Grace in Action


S (Scripture): John 2:1 Now on the third day there was a wedding at Cana in Galilee. Jesus’ mother was there, 2 and Jesus and his disciples were also invited to the wedding. 3 When the wine ran out, Jesus’ mother said to him, “They have no wine left.” 4 Jesus replied, “Woman, why are you saying this to me? My time has not yet come.” 5 His mother told the servants, “Whatever he tells you, do it.”

6 Now there were six stone water jars there for Jewish ceremonial washing, each holding twenty or thirty gallons. 7 Jesus told the servants, “Fill the water jars with water.” So they filled them up to the very top. 8 Then he told them, “Now draw some out and take it to the head steward,” and they did. 9 When the head steward tasted the water that had been turned to wine, not knowing where it came from (though the servants who had drawn the water knew), he called the bridegroom 10 and said to him, “Everyone serves the good wine first, and then the cheaper wine when the guests are drunk. You have kept the good wine until now!” 11 Jesus did this as the first of his miraculous signs, in Cana of Galilee. In this way he revealed his glory, and his disciples believed in him.

O (Observation): As we wade into the Gospel according to John, we see Jesus’ first of seven signs.  The first is significant to the reader, because it is the first little bit of Jesus revealing his true nature, publicly.  

As Karoline Lewis says in her reflections on this text on WorkingPreacher.org: “the miracle itself is not really what we are supposed to see, as miraculous as it is.”  So if this is about revelation…then what is Jesus revealing?

John’s Gospel opts to say less about Jesus, and let’s Jesus SHOW us what grace looks like through his signs.  Jesus reveals what grace sounds like…or in today’s case, what it TASTES like!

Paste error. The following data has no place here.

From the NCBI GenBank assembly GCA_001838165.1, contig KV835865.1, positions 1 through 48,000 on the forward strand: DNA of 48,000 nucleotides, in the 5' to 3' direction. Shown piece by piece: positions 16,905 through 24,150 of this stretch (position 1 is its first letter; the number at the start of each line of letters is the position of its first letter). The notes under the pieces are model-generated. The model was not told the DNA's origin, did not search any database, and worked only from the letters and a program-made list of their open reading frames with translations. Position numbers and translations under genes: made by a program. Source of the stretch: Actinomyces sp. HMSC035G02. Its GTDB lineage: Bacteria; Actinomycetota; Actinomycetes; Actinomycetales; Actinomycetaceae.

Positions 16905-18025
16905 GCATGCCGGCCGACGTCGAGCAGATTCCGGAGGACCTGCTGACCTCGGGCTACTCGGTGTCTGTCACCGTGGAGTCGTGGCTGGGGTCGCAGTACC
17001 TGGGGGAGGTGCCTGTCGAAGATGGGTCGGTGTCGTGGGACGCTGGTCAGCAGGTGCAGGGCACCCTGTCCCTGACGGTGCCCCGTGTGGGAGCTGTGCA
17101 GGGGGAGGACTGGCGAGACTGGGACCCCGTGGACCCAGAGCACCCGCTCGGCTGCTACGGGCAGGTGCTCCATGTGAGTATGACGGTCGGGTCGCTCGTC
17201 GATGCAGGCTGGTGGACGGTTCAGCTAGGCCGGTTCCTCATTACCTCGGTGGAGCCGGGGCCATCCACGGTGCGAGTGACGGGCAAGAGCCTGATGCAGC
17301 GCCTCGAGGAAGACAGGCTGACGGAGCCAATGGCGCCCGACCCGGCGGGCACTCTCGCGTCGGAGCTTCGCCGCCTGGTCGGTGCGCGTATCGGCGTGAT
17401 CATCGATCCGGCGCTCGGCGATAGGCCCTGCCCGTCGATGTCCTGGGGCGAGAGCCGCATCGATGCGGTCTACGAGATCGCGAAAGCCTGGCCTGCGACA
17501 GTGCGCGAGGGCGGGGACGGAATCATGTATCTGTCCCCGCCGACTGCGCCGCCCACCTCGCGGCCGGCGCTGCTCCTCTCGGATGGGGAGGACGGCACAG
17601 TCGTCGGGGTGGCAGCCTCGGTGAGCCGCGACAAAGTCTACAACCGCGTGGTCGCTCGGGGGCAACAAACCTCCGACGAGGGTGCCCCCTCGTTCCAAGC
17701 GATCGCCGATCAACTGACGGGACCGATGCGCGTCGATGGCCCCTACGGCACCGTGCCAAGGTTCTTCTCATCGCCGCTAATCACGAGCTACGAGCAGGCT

We see wine in abundant proportions, and it is something SO good that we cannot ignore it.  

A (Application):  What is more effective: to tell you something or to let you experience it?  

I challenged my seminary professor:  isn’t an experience of some kind important to the faith?   His response, “Preach Christ, and him crucified.  That is all that is needed.”   I agree and disagree.  

I agree that this faith statement is the foundation of the Christian faith.   And as one believes in this statement, that faith moves from the head to the heart over time. 

Yet as a “feeling” type of person, I give a lot of weight to experiences.   I want to hear that Christ died and was raised for you and me.  And yet, I want to taste it and touch it and smell it.   I shouldn’t have to, but I do.  

As I gather around the font to baptize folks, I feel God’s Promise in the waters, hear the sounds of water lapping, and hear the coos and cries of the babies whose lives have been transformed. 

As I prepare and distribute Holy Communion, I taste the grace in the cup and on the paten.  I am renewed with abundant grace in just a taste of wine and bread.  

At times, I also see signs of Jesus in humanity around me.  I know our social media is full of headlines about racial tension and scrutiny of police these days.  Yet, if we listen to one another, we will see God’s grace in action.   In peaceful ways, we can be drawn closer to one another, by listening.   

P (Prayer): Jesus, continue to show us signs of grace in action all around us. Amen. 

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